These constant retreats into self constitute the most significant difference between Austen’s world and ours: people spend so much time quietly sitting and thinking, if only because there’s nothing else to do. Without Netflix, Words with Friends, Twitter, and after-hours email, your choices boil down to: Play cards. Do needlepoint. Go for a long, invigorating walk. Enjoy the occasional ball. All the useful busy stuff is handled by the implicitly massive cast of near-invisible servants, and all the useless busy stuff hasn’t been invented yet.

No wonder the characters fall prey to what Marshall Brown describes in “Emma’s Depression” as a “distinctively feminine boredom” within a “depressed community” in which “[l]ow spirits are epidemic.” Brown sees that depression as the near-inevitable result of “fearful long evenings of backgammon” and (quoting Tony Tanner) the “life-denying stagnancy of a small society which has become airless, claustrophobic, inert, and even moribund”.

Brown’s description makes me feel grateful for information overload—until I note how Emma is transformed by a process of quiet reflection, or how Eliza Bennet is restored by a half-hour alone in her room. For all the parallels between their busy sociability in drawing-rooms and ballrooms and our busy sociability via social networks and SMS, their dull and proper society afforded them a respite that ours does not.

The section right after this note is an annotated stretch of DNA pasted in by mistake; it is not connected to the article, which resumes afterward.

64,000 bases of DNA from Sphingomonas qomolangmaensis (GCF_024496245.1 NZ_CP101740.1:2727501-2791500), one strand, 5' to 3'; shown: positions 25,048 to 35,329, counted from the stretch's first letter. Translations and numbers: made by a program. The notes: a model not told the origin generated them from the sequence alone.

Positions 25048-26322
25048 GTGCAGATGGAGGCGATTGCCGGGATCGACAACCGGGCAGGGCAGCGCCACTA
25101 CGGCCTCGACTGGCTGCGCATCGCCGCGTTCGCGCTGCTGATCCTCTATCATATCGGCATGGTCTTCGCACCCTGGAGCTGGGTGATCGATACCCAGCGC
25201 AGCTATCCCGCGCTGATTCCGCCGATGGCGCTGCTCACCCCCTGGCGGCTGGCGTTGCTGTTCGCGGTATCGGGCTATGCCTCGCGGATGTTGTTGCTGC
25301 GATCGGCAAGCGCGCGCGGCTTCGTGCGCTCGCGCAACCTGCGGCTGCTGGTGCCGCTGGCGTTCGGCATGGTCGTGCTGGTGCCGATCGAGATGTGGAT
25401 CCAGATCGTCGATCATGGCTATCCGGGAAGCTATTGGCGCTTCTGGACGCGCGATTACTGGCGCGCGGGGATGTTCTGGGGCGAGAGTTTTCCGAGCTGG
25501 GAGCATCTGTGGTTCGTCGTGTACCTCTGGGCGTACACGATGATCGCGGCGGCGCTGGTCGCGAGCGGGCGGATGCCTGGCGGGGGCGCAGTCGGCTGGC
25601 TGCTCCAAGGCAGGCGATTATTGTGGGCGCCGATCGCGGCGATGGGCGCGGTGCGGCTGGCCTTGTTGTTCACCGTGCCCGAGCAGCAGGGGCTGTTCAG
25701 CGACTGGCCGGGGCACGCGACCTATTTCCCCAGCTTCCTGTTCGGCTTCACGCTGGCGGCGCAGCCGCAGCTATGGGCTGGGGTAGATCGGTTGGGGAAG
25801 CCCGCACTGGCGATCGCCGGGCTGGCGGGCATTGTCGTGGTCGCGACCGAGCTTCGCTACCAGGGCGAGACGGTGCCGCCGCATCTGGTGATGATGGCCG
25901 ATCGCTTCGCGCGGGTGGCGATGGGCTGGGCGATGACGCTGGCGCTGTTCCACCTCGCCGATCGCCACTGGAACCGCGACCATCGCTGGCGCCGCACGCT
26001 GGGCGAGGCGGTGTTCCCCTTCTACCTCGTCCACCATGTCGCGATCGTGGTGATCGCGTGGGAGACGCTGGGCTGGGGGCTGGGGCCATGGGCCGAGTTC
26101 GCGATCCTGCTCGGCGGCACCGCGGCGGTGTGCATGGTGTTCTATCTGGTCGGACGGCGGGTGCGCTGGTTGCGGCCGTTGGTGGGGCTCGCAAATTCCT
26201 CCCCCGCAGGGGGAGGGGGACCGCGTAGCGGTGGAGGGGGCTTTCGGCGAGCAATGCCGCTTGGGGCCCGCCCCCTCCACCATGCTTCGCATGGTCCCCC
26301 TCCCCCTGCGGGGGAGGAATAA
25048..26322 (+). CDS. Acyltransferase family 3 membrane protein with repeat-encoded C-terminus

Sure, we could turn off our phones, but how many us have that kind of self-restraint? The closest I can get is to use my phone to dive back into Austen’s world, and imagine how it would feel to take off my social media corset: to balance a day of nonstop interaction with a quiet half-hour inside an undistracted mind.

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Studies in English Literature, 1500-1900, Vol. 49, No. 4, The Nineteenth Century (Autumn, 2009), pp. 863-878
Rice University
The Review of English Studies, New Series, Vol. 64, No. 264 (APRIL 2013), pp. 289-310
Oxford University Press
Studies in English Literature, 1500-1900, Vol. 19, No. 4, Nineteenth Century (Autumn, 1979), pp. 609-622
Rice University
Theoria: A Journal of Social and Political Theory, No. 75, Human Rights (May 1990), pp. 107-122
Berghahn Books
Studies in Romanticism, Vol. 53, No. 1 (SPRING 2014), pp. 3-29
The Johns Hopkins University Press